Just in time for summer, here are our five favorite rosés in a can - in no particular order
Someone, somewhere decided it was time to not just put wine in a can to help us solve this problem, but there are now specialty rosés in a can too!
Your favorite summery pink drink can now accompany you to all of your favorite activities in the city, in a safe, unbreakable package
Our favorite brands include Underwood Rosé, Babe Rosé and Ah So Rosé
Summer outdoor activities are what we look forward to all year- picnics, harbor cruises, dinner parties on the roof- and all of them are great reasons to drink wine! The problem is that dragging along heavy glass bottles on the subway or in a Lyft is an extremely inconvenient thing in this city, although we’ve all definitely done it.
The good news is that someone, somewhere decided it was time to not just put wine in a can to help us solve this problem, but there are now specialty rosés in a can too! Your favorite summery pink drink can now accompany you to all of your favorite activities in the city, in a safe, unbreakable package (legally, and responsibly of course.)
Here are our five favorite rosés in a can- in no particular order:
The folks at Alloy are big players in the canned wine game and have worked hard to develop blends that not only look good (we’re big fans of their branding) but have a taste that belongs in a bottle. This one has those traditional bright, fruity flavors of a quality rosé and although is a little more expensive than the rest, is definitely worth the cost. $30 for a 4 pack.
Oregon knows wine, and they know how to be cool. Put them together and you have Underwood Wines, a purveyor of fine, sustainably grown, canned wines that are as delicious as they are convenient. Classically fruity, you can’t go wrong. $28 for a 4 pack.
Backpack was born out of millennials’ need for efficient drinking but without sacrificing quality. As they say, not every can is made the same, and they take great pride in sourcing only the best Washington State wines and then putting them in fashionable cans. $15.99 for a 4 pack.
You’ve probably seen this one everywhere which makes sense because it comes from Swish Bev, the company that produces White Girl Rosé- aka the Fat Jewish’s wine company. If you’re a fan of that bottle, then you’ll love these cans! It’s nothing fancy but it’ll look cute and everyone will know that you’re cool and hip to the latest trends. $16.99 for a 4 pack.
Ah So is definitely the classiest on this list, as it’s a winery from Spain that only produces this rosé. It’s located in the Navarra region where they grow gorgeous Garnacha grapes, and they focus only on organic, sustainable viticulture so there are no chemicals or herbicides. The only downside is you may have to work a little harder to find it but it’ll be worth it. $19.99 for a 4 pack.
We continue on our journey through Italy with a stop in the gorgeous region of Trentino-Alto Adige. This beautiful nook is the northernmost region in Italy, bordering Switzerland, Lichtenstein, and Austria. Technically, it is composed of two provinces that have a complicated political history, but in 1919 Trentino (which was once part of Austria) became - Read More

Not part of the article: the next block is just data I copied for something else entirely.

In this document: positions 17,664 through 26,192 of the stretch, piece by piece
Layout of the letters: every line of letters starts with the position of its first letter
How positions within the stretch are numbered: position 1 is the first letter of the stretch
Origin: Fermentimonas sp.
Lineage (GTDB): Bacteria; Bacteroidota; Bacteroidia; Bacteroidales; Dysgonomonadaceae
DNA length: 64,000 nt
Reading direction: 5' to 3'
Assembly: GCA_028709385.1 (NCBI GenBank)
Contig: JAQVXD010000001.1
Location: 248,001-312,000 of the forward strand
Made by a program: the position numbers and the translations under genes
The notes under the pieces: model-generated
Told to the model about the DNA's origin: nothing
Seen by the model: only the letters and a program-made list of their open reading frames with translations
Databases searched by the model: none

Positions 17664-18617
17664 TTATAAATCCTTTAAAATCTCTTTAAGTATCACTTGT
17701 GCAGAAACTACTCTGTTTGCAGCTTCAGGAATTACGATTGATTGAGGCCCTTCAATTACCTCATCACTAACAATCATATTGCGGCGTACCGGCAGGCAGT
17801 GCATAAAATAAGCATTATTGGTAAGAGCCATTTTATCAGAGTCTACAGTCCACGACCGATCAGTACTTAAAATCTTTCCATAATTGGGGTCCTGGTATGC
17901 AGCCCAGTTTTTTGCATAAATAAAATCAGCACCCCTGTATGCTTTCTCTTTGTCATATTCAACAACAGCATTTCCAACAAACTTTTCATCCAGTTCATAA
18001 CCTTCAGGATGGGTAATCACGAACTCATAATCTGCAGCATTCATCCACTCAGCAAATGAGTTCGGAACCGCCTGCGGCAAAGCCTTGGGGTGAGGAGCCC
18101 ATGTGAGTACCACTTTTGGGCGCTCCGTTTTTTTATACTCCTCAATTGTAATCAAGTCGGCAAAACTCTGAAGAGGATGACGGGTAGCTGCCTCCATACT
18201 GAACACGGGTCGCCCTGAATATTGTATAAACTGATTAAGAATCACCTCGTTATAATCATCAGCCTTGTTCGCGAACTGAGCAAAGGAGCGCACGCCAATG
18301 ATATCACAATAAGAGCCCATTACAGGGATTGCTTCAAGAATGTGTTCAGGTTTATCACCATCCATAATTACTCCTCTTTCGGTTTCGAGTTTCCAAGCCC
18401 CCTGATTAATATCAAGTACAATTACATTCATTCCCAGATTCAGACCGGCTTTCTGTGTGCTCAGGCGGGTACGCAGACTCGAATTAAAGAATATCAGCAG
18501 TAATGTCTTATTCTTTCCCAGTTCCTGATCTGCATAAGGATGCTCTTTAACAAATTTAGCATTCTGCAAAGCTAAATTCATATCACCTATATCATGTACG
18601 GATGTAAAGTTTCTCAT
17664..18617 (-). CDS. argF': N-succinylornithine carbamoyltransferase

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We regularly talk about vintages, and how many years a wine is good for, or how long the vintner aged their wine before selling it. However, you may have noticed we really only discuss this in regards to red wines, not white. So why is this? Why do we age red wines instead of whites? - Read More
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Located in the mountains of Central Italy along the Adriatic Sea, Abruzzo is one of Italy’s most productive wine regions. Although it’s not as large in terms of vineyard acreage in comparison to other high-yielding regions, Abruzzo pumps out over 22 million cases of wine each year. This is due to the four wine co-operatives - Read More
Sardinia is a gorgeous island in the middle of the Tyrrhenian Sea off of the coast of Rome. It’s not often that an island is a featured wine region but the climate of Sardinia is unique and provides a lovely environment for winegrowing. We already know that Mediterranean climates can be very beneficial for vineyards - Read More
Lazio, Italy (or Latium, in Latin) has had a lackluster reputation in the wine world for a long amount of time. There isn’t really anything wrong with the region, but their grapes have just never reached their full potential. For decades, the wines grown in Lazio were simply produced for profit, and quality was pretty - Read More
Bordeaux, France is one of the most famous wine producing regions on the face of this planet. The region is, of course, centered around the city of Bordeaux, and is split by the Gironde River, which has two smaller rivers called Dordogne and Garonne. They create an upside-down Y shape, and the two branches of - Read More
Like all wines of the Old World, this gorgeous wine is named for the region from which it comes: Beaujolais, France. Technically it is part of the Burgundy region (which explains why it’s so lovely!) but the climate is more similar to that of Rhone, and the actual character of the wine is something altogether unique. Thus, - Read More
In a tiny region of the Italian Alps sits a place called Alto Adige where the Lagrein grape is produced. This rare red wine is almost 250 times more rare than the Pinot Noir and is only planted on about 1,000 acres in the world. The flavor of a Lagrein is similar to a Syrah - Read More
Zinfandel hasn’t always been the most popular kid in school but the state of California has helped to bring it to life. The Zin is a big, bright red wine that’s planted in 10% of all California vineyards. It’s got a pretty high alcohol content, one of the highest on the market, but that comes - Read More
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